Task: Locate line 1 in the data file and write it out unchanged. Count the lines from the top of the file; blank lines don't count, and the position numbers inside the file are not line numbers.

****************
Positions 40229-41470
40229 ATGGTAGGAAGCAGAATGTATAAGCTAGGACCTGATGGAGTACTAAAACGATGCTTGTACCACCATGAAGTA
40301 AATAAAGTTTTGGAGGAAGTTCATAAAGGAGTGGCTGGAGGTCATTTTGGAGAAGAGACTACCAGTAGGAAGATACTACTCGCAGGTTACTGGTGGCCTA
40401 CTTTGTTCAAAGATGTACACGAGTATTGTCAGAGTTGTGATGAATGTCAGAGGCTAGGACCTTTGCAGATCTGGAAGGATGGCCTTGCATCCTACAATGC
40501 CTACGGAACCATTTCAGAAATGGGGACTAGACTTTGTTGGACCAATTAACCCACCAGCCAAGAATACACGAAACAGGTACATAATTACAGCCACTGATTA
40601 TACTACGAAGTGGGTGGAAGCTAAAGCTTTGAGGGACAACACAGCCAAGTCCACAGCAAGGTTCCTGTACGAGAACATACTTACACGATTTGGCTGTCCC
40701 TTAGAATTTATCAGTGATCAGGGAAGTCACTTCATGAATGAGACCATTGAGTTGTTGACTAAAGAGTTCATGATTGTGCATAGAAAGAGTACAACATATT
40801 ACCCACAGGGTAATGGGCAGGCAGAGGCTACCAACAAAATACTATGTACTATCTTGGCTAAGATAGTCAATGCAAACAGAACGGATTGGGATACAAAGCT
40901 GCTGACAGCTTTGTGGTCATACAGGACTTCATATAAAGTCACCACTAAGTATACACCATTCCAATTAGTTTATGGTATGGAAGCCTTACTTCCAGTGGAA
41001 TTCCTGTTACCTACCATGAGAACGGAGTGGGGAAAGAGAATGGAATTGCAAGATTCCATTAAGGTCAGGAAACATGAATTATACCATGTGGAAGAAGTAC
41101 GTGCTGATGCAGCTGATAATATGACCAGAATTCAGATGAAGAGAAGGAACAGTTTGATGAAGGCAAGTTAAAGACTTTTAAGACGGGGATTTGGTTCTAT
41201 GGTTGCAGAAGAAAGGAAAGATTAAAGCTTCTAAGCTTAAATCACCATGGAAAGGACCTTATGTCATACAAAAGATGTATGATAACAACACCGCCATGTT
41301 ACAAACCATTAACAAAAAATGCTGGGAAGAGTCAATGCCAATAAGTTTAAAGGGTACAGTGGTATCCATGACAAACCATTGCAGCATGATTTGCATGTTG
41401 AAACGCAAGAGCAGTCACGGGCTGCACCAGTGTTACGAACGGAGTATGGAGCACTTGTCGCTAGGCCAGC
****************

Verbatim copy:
Positions 40229-41470